Sunday, October 2, 2011

Caring for God's vineyard, 10.2.11

Philippians 3:4b-14
4bIf anyone else has reason to be confident in the flesh, I have more: 5circumcised on the eighth day, a member of the people of Israel, of the tribe of Benjamin, a Hebrew born of Hebrews; as to the law, a Pharisee; 6as to zeal, a persecutor of the church; as to righteousness under the law, blameless.

7Yet whatever gains I had, these I have come to regard as loss because of Christ. 8More than that, I regard everything as loss because of the surpassing value of knowing Christ Jesus my Lord. For his sake I have suffered the loss of all things, and I regard them as rubbish, in order that I may gain Christ 9and be found in him, not having a righteousness of my own that comes from the law, but one that comes through faith in Christ, the righteousness from God based on faith. 10I want to know Christ and the power of his resurrection and the sharing of his sufferings by becoming like him in his death, 11if somehow I may attain the resurrection from the dead.

12Not that I have already obtained this or have already reached the goal; but I press on to make it my own, because Christ Jesus has made me his own. 13Beloved, I do not consider that I have made it my own; but this one thing I do: forgetting what lies behind and straining forward to what lies ahead, 14I press on toward the goal for the prize of the heavenly call of God in Christ Jesus.

 Matthew 21:33-46
33“Listen to another parable. There was a landowner who planted a vineyard, put a fence around it, dug a wine press in it, and built a watchtower. Then he leased it to tenants and went to another country. 34When the harvest time had come, he sent his slaves to the tenants to collect his produce. 35But the tenants seized his slaves and beat one, killed another, and stoned another. 36Again he sent other slaves, more than the first; and they treated them in the same way.

37Finally he sent his son to them, saying, ‘They will respect my son.’ 38But when the tenants saw the son, they said to themselves, ‘This is the heir; come, let us kill him and get his inheritance.’ 39So they seized him, threw him out of the vineyard, and killed him. 40Now when the owner of the vineyard comes, what will he do to those tenants?” 41They said to him, “He will put those wretches to a miserable death, and lease the vineyard to other tenants who will give him the produce at the harvest time.”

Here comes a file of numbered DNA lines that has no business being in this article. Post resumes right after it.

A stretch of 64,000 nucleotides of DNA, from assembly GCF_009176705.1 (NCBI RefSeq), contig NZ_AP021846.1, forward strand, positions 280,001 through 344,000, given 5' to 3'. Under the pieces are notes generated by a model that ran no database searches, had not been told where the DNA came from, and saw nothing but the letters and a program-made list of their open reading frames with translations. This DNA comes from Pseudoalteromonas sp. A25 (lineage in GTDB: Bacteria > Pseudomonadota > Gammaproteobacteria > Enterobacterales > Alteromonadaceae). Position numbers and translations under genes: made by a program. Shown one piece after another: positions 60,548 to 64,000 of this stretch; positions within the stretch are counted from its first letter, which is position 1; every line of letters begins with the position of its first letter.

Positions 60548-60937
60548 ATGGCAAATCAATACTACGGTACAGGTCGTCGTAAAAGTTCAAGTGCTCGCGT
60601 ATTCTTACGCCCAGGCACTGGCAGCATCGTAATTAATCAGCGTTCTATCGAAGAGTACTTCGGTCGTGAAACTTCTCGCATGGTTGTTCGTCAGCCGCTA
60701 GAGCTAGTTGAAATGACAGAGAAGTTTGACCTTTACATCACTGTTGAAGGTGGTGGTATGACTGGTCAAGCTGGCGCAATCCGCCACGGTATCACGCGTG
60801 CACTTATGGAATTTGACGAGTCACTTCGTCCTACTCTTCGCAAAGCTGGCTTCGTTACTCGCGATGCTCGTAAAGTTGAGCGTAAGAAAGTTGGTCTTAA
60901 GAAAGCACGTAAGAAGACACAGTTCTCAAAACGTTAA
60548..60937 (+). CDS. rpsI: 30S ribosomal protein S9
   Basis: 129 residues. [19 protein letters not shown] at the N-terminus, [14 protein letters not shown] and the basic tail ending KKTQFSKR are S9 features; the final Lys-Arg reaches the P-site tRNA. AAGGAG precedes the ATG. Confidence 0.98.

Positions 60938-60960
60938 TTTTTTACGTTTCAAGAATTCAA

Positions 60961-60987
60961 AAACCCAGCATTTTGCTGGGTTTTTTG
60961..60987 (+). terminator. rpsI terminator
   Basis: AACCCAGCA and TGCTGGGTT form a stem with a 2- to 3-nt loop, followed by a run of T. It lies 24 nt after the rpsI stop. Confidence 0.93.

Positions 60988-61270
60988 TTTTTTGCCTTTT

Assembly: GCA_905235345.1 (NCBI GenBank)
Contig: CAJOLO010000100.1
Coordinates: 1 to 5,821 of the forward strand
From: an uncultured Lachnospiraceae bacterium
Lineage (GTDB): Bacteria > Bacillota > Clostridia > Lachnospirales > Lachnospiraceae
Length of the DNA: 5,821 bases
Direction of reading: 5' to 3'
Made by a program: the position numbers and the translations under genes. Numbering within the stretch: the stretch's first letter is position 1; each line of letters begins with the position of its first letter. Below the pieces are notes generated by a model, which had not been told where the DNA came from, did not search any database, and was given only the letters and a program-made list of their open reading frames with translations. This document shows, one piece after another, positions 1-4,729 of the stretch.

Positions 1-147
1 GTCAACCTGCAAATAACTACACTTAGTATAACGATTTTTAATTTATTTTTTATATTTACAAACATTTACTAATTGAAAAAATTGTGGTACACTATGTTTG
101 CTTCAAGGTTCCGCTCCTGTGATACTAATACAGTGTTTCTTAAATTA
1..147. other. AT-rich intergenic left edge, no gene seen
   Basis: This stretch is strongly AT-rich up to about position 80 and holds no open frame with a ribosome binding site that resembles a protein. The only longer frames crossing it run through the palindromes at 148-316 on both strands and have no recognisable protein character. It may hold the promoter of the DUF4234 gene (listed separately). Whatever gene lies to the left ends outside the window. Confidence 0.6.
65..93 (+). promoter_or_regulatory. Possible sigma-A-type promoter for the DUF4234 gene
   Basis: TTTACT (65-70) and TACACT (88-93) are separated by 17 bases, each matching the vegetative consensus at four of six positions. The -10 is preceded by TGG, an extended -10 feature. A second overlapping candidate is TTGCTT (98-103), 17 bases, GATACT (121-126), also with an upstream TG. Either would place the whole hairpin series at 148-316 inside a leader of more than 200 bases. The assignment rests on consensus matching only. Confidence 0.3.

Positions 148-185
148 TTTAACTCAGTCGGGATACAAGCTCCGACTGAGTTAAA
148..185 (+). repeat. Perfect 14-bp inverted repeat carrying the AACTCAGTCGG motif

42Jesus said to them, “Have you never read in the scriptures: ‘The stone that the builders rejected has become the cornerstone; this was the Lord’s doing, and it is amazing in our eyes’? 43Therefore I tell you, the kingdom of God will be taken away from you and given to a people that produces the fruits of the kingdom. 44The one who falls on this stone will be broken to pieces; and it will crush anyone on whom it falls.”

45When the chief priests and the Pharisees heard his parables, they realized that he was speaking about them. 46They wanted to arrest him, but they feared the crowds, because they regarded him as a prophet.

            Ok, so let’s start with this story Jesus tells. What’s the problem in the story?

How does the owner of the vineyard try to resolve it? What might some other options have been for the owner?

What’s the outcome?

Now, Jesus doesn’t just tell this story at random. Matthew tells us that the chief priests and scribes figured out that Jesus told the parable about them. Let’s think that through.

If the parable is about the religious leaders, who are they in the parable?

What does the vineyard stand for?

Who is the landowner?

What does it mean that the religious leaders refused to give the vineyard’s produce to God? What would that produce be? What are they doing instead of giving it to God?

What servants does God send to convince the religious leaders to share their bounty?